Safety? Take top-spec for granted; this is a new Volvo, after all. From previous models you get SIPS side impact protection, WHIPS whiplash protection, an inflatable curtain of head-level side airbags and the DSTC anti-skid system. With the new V70 come dual-stage airbag inflation (determined by impact severity) and Isofix mountings for the optional rear-facing child seat.

What You Pay

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What to Look For

The Volvo V70 has yet to report any significant faults although as with any estate car, check the rear load bay for signs of damage. The five-cylinder engines are relatively unstressed units with the exception of the T5's 250bhp installation. With the more powerful models, check the tyres carefully as they can rapidly wave the white flag if the car has been driven in a 'spirited manner'. The interior trim is hardy and the fittings are well made, so the interiors tend to bear up pretty well. With the Cross Country scheck for correct wheel alignment and inspect the suspension and exhaust if you suspect it may have been subjected to something more arduous than a grassy car park. The ramp and departure angles of the car aren't great so take a look at the underside for scuffing or other damage.

Replacement Parts

(approx based on a 2000 V70 2.4T) Volvo consumables aren't going to break the bank. A new air filter for the V70 is around £12, whilst a fuel filter will be £20. Spark plugs retail at £15 whilst a cam belt is £40, and an oil filter £8.

On the Road

Volvos may be safer than ever before, but it seems that a streak of flair has crept into the model range, with each car either elegantly styled or indecently powerful, sometimes both. It would almost seem that since its inception into Ford's Premier Auto Group, Volvo is a company letting its corporate hair down. The V70 is a case in point. It's basic similarity to the S80 is most evident in its syrupy smooth ride quality. Buying an estate these days needn't equate to ride quality like a slam-door train.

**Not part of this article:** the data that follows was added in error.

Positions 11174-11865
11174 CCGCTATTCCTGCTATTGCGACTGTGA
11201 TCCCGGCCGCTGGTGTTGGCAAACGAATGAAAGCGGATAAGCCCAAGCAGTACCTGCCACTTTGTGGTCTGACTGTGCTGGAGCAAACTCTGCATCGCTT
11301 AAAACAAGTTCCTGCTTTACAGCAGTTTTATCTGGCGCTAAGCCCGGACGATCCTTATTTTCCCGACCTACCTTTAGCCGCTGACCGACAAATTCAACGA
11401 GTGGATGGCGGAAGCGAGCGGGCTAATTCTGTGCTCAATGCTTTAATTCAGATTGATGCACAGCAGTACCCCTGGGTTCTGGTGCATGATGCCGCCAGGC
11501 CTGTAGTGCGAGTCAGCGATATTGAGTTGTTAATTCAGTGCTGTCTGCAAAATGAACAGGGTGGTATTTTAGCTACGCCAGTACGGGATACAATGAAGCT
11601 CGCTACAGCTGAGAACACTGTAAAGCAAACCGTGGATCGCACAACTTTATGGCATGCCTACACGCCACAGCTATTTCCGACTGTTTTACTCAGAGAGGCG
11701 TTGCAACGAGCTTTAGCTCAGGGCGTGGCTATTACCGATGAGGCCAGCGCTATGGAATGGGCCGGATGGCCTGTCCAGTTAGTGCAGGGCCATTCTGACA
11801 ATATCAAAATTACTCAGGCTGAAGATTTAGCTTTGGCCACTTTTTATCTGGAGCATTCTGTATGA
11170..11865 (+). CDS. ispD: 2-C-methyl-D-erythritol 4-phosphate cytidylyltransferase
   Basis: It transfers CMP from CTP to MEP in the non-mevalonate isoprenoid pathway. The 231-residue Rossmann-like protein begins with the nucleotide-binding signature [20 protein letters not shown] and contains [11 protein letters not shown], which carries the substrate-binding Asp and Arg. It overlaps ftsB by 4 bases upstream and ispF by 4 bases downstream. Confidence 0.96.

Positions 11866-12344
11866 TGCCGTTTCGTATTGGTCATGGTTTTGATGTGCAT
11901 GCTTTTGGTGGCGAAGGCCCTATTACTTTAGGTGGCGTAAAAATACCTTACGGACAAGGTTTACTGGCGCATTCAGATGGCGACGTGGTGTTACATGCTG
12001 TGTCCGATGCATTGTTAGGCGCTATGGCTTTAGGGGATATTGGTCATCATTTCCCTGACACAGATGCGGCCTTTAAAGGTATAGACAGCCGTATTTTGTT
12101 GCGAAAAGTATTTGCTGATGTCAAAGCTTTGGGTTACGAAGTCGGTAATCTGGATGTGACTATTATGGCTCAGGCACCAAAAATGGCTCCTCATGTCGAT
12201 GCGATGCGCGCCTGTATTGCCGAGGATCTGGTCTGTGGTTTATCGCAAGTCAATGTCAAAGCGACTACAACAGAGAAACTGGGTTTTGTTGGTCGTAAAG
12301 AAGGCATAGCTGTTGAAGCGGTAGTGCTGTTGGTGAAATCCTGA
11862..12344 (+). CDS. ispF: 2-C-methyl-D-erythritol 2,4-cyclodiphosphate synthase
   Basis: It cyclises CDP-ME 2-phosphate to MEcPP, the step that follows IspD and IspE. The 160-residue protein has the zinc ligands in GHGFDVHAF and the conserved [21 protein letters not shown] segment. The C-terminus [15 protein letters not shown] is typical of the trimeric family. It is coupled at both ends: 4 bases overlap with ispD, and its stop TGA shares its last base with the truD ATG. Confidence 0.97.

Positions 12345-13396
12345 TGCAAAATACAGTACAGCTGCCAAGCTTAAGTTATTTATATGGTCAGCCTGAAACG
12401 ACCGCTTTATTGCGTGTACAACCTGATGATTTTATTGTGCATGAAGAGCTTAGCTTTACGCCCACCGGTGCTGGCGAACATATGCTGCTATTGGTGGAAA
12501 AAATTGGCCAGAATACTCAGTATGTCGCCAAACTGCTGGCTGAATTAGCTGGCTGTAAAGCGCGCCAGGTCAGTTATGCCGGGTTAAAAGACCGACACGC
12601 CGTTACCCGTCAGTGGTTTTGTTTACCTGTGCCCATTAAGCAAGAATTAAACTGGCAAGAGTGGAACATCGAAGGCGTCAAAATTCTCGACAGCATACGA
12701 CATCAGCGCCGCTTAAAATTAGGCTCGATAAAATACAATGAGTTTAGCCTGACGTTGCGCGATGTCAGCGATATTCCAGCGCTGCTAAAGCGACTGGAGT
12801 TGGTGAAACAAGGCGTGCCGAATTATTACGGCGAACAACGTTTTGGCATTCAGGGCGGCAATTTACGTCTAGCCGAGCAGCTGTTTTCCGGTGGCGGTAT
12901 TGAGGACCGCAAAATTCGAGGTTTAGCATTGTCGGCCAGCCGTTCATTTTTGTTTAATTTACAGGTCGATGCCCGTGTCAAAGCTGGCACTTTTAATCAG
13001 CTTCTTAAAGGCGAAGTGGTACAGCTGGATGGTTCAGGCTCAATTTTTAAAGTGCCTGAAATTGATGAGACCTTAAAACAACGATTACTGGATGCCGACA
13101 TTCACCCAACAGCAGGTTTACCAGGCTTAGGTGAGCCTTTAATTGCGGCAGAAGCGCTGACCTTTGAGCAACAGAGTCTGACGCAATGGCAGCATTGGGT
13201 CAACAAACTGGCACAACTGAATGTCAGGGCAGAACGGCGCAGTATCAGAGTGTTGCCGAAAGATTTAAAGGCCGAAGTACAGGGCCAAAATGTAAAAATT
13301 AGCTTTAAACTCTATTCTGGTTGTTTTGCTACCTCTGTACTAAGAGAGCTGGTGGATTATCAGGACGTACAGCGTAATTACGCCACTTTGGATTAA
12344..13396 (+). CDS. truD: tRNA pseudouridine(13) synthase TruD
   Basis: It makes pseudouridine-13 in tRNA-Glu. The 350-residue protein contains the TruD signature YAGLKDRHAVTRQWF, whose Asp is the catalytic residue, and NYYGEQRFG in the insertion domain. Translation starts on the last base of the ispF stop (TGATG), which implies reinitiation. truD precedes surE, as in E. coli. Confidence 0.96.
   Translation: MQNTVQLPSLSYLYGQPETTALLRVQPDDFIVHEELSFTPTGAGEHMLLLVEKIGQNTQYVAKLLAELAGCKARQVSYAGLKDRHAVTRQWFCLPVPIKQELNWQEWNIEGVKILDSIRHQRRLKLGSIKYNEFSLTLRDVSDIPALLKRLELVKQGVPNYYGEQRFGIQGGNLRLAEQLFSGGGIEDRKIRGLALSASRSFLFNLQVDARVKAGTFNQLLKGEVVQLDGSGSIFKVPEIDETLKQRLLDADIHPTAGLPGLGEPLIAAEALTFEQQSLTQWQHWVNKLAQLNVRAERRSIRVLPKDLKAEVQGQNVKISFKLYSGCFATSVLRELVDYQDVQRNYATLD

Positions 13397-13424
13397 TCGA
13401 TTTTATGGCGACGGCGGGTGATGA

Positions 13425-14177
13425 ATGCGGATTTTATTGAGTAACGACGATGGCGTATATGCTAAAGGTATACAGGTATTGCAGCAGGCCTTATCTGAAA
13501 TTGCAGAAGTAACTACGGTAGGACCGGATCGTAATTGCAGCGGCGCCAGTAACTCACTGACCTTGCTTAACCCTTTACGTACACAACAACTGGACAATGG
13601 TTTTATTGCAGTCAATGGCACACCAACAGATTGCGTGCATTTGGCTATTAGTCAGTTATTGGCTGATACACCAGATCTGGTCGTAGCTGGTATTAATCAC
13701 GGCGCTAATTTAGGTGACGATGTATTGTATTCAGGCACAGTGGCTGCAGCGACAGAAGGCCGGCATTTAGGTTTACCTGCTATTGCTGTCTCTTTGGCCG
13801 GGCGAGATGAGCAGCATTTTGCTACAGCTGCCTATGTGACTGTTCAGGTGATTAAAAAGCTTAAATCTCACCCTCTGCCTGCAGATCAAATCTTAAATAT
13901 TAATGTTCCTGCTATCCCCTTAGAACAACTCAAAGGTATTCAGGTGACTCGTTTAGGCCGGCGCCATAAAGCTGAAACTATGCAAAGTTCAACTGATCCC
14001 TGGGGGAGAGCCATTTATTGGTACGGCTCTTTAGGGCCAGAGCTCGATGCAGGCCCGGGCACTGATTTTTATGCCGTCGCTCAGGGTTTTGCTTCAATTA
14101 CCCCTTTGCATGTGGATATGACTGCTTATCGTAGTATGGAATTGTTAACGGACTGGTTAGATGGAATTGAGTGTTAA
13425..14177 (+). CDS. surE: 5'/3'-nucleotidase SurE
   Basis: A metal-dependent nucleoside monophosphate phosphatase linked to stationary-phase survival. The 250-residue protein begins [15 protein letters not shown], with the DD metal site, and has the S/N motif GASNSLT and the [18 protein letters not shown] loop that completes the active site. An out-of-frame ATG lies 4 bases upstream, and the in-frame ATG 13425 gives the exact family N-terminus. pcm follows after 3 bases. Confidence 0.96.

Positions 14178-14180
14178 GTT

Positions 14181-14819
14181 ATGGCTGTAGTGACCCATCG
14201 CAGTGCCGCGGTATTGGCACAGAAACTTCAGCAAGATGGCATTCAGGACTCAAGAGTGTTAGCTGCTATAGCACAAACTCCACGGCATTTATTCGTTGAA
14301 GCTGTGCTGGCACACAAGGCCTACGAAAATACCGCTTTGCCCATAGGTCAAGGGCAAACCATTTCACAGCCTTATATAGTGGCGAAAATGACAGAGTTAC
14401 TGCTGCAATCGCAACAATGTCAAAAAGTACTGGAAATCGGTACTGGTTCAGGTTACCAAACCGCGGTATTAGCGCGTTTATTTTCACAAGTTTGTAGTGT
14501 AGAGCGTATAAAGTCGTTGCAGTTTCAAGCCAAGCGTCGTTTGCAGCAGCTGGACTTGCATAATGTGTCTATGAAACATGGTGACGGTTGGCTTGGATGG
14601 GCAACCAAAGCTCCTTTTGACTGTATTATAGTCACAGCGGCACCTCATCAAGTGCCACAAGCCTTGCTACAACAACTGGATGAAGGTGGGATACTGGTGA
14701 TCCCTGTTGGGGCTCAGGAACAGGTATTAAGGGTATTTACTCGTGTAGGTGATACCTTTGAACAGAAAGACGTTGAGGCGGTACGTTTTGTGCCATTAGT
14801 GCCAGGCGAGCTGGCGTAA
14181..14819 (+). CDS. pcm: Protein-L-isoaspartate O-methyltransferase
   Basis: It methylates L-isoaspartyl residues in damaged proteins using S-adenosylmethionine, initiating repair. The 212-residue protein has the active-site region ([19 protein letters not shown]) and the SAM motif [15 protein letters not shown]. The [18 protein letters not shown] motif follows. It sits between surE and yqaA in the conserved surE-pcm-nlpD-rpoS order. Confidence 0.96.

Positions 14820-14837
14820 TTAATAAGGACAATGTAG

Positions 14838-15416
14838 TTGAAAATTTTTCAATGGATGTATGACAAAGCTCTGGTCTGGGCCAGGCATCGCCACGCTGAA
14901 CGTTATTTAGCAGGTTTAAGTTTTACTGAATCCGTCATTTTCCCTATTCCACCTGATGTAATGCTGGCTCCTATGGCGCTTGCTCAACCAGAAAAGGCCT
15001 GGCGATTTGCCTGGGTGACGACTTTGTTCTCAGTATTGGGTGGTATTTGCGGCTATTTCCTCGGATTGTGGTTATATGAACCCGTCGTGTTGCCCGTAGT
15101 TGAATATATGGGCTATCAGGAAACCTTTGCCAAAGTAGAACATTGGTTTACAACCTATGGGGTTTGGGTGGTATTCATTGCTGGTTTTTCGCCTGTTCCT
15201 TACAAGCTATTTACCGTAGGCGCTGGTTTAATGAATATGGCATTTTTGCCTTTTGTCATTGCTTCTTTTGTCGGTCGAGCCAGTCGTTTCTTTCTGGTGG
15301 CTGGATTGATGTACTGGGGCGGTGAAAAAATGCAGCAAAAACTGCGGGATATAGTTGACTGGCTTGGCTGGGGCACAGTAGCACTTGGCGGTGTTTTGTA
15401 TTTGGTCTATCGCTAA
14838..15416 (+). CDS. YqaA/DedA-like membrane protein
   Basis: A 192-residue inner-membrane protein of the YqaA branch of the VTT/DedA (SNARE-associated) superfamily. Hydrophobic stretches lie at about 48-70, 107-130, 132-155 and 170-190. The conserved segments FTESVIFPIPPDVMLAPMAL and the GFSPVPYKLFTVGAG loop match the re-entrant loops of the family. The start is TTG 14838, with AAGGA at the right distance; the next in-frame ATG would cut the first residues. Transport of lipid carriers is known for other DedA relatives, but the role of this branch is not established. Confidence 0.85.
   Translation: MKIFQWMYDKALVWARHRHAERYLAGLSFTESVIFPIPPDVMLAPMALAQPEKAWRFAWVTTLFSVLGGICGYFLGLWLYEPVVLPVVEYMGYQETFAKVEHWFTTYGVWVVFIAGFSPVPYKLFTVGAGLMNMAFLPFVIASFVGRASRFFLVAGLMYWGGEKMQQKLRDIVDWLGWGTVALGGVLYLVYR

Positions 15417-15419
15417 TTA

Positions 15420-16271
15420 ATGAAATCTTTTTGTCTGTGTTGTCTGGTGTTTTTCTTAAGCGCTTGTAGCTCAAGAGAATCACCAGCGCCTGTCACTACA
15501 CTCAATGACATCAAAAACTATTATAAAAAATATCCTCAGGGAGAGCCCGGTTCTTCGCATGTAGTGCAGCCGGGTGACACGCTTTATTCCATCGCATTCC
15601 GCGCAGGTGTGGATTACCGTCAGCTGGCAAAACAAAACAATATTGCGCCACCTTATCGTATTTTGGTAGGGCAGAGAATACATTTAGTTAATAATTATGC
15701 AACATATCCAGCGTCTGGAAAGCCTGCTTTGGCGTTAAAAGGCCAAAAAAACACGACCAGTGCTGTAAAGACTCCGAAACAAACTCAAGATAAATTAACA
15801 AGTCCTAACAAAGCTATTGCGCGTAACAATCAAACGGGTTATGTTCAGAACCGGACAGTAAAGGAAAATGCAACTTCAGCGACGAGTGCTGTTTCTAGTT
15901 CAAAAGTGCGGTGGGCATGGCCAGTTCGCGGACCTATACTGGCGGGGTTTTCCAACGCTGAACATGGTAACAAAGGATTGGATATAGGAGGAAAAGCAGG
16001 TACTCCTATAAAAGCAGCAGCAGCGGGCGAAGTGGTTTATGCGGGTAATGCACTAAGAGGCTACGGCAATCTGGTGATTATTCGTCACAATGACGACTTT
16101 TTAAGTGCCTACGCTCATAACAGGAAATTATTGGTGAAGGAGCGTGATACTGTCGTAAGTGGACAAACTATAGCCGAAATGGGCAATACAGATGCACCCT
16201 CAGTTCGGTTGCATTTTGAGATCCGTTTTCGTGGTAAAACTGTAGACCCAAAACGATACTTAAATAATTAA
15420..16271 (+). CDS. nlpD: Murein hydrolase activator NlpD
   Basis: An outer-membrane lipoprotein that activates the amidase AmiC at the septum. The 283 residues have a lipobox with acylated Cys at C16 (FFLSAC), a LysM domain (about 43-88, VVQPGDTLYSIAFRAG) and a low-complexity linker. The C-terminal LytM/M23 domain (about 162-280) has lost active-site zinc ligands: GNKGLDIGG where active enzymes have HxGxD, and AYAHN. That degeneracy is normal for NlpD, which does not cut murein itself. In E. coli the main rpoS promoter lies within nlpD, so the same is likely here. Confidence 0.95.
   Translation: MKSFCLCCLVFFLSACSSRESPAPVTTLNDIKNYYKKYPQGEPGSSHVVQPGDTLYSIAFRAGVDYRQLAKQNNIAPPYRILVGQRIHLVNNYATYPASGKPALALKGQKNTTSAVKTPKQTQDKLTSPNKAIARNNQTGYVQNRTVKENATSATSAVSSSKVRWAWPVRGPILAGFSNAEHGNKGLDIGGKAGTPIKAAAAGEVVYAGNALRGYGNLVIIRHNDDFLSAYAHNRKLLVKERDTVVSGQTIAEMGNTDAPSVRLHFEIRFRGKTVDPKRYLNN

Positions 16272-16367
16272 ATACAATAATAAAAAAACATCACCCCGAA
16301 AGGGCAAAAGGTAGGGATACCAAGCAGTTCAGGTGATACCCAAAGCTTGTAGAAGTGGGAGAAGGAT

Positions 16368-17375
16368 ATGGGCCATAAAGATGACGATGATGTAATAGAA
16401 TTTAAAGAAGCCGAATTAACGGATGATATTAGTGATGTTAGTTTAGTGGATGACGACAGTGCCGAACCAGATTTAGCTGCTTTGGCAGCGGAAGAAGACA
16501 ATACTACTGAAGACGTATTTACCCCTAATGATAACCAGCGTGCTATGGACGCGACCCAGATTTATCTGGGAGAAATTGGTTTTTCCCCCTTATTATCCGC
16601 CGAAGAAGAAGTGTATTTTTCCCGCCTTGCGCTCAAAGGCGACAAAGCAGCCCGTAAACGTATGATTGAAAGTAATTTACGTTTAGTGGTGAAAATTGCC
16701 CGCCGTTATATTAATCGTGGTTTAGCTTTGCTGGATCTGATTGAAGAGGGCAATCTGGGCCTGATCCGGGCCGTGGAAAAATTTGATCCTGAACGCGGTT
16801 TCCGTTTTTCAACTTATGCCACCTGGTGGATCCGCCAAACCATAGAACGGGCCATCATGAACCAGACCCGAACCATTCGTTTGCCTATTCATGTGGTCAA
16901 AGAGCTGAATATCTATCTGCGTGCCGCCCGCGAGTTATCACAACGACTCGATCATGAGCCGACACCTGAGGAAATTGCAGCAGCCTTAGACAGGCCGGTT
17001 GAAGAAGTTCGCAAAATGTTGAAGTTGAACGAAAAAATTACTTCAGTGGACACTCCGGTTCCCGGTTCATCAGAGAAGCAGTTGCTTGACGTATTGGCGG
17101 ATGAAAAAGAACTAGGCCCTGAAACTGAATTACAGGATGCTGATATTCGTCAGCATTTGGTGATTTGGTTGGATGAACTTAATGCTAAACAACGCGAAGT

The dynamics are better than you might expect too. Body roll is evident when you put the big Volvo into a corner, but the steering feels accurate and the handling characteristics are benign and predictable. The five-cylinder engines are surprisingly insistent at idle, but slip the shifter into neutral and it dies off. Once on the move, all engines are reassuringly quiet. Of the models, the swift T5 garner most headlines with its 155mph top speed and ability to despatch 60mph in 7.1 seconds, but the turbo diesel is probably the best for everyday motoring. With a fair turn of speed, and the ability to average 44mpg, coupled with impressive refinement, the diesel offers an extremely practical compromise.


If the Volvo V70 was a quick drying woodstain, you could guarantee that it would do exactly what it said on the tin. Roomy, durable, well screwed together and priced towards the premium end of the market, this is a car for those who treat their cars well and in return expect trouble free motoring. As a used buy, the V70 makes good sense, although first you may have to prise the current owner's fingers from the registration document. It's a car with no hidden surprises, no stings in the tail, and for the target customer, that's very good news indeed.